In many ways a celebration of light’s relationship with motion, photographer Arthur Drooker‘s new soft cover monograph, Cosmic Carnival, captures the swirling colors of rides at several county fairs. Nothing shy of a feast for the eyes, the 34 page photo book taps into childhood nostalgia and dizzying memories—but it also addresses the way we understand kinetic color. “I wanted to make the Cosmic Carnival monograph the photographic equivalent of a ride,” Drooker says—and while caught in the grip of each image, and ultimately the book’s flow, it becomes evident that he’s succeeded.
“I had just finished a years-long book project about city halls,” Drooker explains. It was “a very serious work. As a change of pace, I wanted to do something quick and fun. It just so happened to be summer, the fair season. I attended a couple of local county fairs [Marin and Alameda], shooting with my iPhone. Using its long exposure mode, I made photos of rides that captured their blurs of color and patterns of light. I was so captivated by the results that I attended more fairs throughout the summer and photographed rides using my 35mm DSLR on a tripod to make sharper and more vivid long exposures.” Although Drooker had been toying with the idea of a county fair photo book for some time, this iPhone to DSLR transition was the thematic birth of Cosmic Carnival.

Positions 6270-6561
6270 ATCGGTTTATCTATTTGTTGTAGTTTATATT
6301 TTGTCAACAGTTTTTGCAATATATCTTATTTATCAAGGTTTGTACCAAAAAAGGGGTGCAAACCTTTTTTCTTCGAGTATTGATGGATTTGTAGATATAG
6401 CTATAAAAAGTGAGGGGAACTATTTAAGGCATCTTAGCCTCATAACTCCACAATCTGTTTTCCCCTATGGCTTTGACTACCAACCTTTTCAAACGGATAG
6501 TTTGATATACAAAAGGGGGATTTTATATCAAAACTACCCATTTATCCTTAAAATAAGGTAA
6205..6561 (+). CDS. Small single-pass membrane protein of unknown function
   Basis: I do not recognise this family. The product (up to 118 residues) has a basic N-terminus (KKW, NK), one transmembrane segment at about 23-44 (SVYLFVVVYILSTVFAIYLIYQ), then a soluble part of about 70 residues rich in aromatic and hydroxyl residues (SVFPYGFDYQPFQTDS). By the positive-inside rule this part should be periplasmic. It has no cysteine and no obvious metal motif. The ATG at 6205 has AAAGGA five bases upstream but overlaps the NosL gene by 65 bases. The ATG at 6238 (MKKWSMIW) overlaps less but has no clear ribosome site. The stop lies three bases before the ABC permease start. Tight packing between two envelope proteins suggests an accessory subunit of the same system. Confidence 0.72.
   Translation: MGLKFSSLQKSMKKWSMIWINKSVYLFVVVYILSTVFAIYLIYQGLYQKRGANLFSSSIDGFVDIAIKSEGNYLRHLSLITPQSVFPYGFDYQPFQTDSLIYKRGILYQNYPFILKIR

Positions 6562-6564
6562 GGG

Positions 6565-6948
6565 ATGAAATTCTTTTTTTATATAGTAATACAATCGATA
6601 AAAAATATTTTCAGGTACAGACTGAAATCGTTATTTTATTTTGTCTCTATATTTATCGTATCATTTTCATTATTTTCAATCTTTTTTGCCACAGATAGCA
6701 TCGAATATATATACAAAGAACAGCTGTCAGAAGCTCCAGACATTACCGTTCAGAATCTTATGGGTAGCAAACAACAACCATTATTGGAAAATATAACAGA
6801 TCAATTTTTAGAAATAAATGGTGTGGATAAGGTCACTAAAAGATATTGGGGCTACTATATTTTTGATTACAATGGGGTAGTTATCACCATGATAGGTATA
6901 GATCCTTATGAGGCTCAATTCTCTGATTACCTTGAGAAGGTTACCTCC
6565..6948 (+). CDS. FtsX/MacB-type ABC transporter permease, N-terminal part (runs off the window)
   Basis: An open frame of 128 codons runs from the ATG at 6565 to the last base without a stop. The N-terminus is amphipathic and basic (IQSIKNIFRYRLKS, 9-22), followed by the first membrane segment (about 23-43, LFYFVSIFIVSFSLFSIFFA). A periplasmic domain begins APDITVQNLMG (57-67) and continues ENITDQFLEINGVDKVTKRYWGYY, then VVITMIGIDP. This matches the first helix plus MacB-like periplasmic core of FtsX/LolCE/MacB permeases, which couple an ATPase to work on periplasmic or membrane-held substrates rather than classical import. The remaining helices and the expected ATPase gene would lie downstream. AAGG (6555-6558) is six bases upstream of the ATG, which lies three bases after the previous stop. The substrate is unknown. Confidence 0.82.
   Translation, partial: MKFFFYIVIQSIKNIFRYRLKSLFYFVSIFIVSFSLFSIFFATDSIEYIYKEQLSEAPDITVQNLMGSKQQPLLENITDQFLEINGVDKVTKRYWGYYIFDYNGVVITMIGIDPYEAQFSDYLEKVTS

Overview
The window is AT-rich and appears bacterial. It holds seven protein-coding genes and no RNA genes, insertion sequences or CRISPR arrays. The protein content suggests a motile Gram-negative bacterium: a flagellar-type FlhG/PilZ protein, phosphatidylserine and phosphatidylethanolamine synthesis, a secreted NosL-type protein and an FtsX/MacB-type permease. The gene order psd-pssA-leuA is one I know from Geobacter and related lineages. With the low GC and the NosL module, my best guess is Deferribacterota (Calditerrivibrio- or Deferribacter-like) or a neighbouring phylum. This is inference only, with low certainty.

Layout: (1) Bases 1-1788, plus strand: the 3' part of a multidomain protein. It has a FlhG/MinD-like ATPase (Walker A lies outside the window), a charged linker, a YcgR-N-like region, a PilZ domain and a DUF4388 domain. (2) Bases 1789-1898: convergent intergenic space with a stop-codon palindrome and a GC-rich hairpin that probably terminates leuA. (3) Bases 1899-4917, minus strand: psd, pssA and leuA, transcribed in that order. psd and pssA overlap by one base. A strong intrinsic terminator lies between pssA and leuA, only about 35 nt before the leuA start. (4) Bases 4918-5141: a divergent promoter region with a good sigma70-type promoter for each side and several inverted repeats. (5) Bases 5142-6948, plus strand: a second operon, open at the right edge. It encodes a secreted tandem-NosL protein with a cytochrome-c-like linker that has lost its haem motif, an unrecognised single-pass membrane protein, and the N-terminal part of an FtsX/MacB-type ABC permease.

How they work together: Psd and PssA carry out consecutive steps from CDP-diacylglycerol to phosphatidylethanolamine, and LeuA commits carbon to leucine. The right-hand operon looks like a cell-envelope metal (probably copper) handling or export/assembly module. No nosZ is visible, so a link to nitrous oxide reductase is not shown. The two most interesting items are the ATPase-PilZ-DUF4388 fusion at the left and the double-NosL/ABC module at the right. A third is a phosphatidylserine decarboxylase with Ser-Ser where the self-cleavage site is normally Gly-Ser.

Drooker wasn’t revisiting a childhood obsession. Rather, he was trailblazing down a specific photographic path. “I was really exploring light, color, and movement through long exposures,” he explains. “In some ways, it’s like painting. The viewfinder was my canvas. The subject—the ride—my palette.” With that, his process required careful consideration and still offers wonder and awe.
“By first observing how a ride moves through space, I set up my tripod, which is the easel, in the best place for the shutter to act like a brush. Exposures typically lasted between two and five seconds. No matter how pre-visualized and prepared I was, the results were always surprising and thrilling—just like the best rides,” he says.
“I’m always looking for a sense of a story with photographs I make,” he adds. “Even if the subject is as abstract as long exposures of rides. As I accumulated photos, I realized that a beginning, a middle and an end were starting to emerge. I played around with sequencing photos.” Flipping through the pages it becomes evident that Drooker begins with rides in the context of fairs populated with attendees. Images grow more abstract or, as he says, astronomical. “No names, no people, just blurs of colors and light trails, resembling heavenly bodies, planets, and shooting stars.”
Cosmic Carnival ($25) is available for purchase now online.
Images by Arthur Drooker, additional reporting by Evan Orensten